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Photograph - 'On Board Ship', SS Bendigo, 1924 Reg. No: MM 92055
- Black and white photograph of Gladys Leichti, standing by the ship rail on board the SS Bendigo in 1924. The image was taken during her voyage as an assisted immigrant from England to Australia.
- Black and white image with black border.
- Statement Of Significance:
- Gladys Leichti's objects and story represents the push to attract young British girls for domestic service in the 1920s and the role of philanthropic organizations such as the Salvation Army in meeting this demand. The story is also interesting for its cross-cultural marriage and the bringing together of two very different migrant stories from different periods in time.
Johannes Stegelman's story is a great example of more unorthodox migration. Jumping ship was a common way to start a new life in Australia, especially for sailors on merchant ships, and dates back to the 1850s gold rush with sailors jumping ship to head for the goldfields (John Simpson Kirkpatrick of 'Simpson and his donkey' fame arrived in Australia by jumping ship). Stegelman's objects all relate to his career in both the German Navy and the merchant navy including the hire document that brought him to Australia.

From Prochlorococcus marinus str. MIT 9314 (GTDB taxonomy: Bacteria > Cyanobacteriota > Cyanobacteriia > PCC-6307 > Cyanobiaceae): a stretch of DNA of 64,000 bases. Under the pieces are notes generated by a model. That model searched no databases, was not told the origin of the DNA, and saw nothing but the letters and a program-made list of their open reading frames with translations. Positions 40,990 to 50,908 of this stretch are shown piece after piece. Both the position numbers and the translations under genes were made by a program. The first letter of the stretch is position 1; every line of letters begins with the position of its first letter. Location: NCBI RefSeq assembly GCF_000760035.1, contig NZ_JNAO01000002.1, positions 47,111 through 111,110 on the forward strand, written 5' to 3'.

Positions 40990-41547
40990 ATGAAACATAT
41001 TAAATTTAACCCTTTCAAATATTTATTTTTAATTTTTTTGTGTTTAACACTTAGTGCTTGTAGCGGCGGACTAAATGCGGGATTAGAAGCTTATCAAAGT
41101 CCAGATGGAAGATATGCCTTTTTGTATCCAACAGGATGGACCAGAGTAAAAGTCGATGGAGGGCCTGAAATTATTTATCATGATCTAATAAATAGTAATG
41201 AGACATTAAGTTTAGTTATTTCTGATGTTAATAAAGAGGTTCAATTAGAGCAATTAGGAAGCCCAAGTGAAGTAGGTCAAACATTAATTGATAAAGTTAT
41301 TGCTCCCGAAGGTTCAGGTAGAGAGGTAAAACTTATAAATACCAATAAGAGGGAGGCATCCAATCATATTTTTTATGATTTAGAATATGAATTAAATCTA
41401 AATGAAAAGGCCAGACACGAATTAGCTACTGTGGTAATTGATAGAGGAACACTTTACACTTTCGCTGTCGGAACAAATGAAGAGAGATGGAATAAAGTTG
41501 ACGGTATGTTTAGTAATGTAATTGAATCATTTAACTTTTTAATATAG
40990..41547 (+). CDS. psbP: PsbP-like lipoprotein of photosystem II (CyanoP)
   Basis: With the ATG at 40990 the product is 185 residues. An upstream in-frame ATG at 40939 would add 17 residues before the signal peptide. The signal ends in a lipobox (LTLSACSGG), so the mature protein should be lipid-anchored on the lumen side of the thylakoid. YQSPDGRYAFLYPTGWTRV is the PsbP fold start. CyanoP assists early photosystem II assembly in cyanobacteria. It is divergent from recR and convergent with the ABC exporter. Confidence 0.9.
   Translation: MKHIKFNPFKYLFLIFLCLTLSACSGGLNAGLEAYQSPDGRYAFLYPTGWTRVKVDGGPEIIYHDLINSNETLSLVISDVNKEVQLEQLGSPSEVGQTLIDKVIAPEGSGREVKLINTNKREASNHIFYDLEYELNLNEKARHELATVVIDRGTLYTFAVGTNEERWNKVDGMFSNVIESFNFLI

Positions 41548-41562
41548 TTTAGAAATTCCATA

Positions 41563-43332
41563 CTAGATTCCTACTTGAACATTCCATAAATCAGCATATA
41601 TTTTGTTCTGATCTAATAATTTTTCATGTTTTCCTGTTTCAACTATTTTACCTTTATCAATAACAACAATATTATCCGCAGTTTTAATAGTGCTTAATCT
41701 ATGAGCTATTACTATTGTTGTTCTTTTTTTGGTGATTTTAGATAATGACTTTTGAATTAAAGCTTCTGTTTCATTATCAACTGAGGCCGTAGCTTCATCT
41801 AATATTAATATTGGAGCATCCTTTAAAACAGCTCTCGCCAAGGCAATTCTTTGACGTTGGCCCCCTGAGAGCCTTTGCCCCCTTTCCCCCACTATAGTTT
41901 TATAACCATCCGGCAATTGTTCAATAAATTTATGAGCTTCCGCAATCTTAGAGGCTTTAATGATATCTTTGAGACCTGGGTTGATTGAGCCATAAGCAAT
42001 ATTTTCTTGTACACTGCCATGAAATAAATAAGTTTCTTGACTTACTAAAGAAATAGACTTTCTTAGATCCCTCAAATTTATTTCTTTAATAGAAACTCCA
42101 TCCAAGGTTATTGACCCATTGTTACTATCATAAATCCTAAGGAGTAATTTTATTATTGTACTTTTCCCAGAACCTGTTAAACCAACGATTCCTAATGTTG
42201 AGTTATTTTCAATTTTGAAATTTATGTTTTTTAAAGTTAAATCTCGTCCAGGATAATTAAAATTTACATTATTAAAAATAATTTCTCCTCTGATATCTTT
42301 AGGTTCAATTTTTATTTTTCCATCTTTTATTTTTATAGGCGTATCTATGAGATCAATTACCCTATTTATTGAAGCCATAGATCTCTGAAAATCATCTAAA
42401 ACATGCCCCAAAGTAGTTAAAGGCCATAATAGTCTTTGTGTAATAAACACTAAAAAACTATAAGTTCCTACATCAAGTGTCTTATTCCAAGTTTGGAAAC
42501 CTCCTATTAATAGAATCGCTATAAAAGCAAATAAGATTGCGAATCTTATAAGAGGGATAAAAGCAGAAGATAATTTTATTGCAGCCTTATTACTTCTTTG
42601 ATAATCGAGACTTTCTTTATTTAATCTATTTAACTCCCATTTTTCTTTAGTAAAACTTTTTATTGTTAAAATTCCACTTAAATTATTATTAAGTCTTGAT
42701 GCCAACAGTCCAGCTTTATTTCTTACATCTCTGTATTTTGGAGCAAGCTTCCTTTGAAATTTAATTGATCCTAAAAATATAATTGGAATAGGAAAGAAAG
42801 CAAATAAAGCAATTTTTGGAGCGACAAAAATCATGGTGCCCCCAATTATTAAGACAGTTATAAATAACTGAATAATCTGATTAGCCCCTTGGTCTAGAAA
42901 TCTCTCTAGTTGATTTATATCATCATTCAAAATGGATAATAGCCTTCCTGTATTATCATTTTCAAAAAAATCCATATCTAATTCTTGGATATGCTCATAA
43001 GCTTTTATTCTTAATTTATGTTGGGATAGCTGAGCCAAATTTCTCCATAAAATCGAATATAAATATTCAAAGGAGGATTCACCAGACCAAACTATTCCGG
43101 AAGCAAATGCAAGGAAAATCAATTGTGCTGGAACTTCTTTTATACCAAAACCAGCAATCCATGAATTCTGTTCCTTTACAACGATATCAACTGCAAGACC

- Description Of Content:
- Gladys Leichti, standing by the ship rail on board the 'Bendigo'.
- Acquisition Information:
- Donation from Margaret Steglman, 2006
|Dimensions:||6.90 cm (Width), 8.80 cm (Length)|
|Tagged with:||assisted immigration, immigrant voyages, immigrant shipping, immigration policies, english immigration, religions salvation army, ship memorabilia|
|Themes this item is part of:||Gladys Muriel Leichti, English Migrant, 1924 & Johannes (Jack) Stegelman, German Migrant, 1911, Migration Collection, Public Life & Institutions Collection, Transport Collection|
|Secondary Classification:||Travel - Shipboard Life|
|Inscriptions:||Text, reverse: on board ship/1924/D.O.B./13/1/1896/15/8/1995.|
|Format:||Photograph: Black & White; 2 in. x 3 in.|
|Person Depicted:||Gladys Leichti, 1924|
|Place & Date Depicted:||T.S.S. Bendigo, 1924|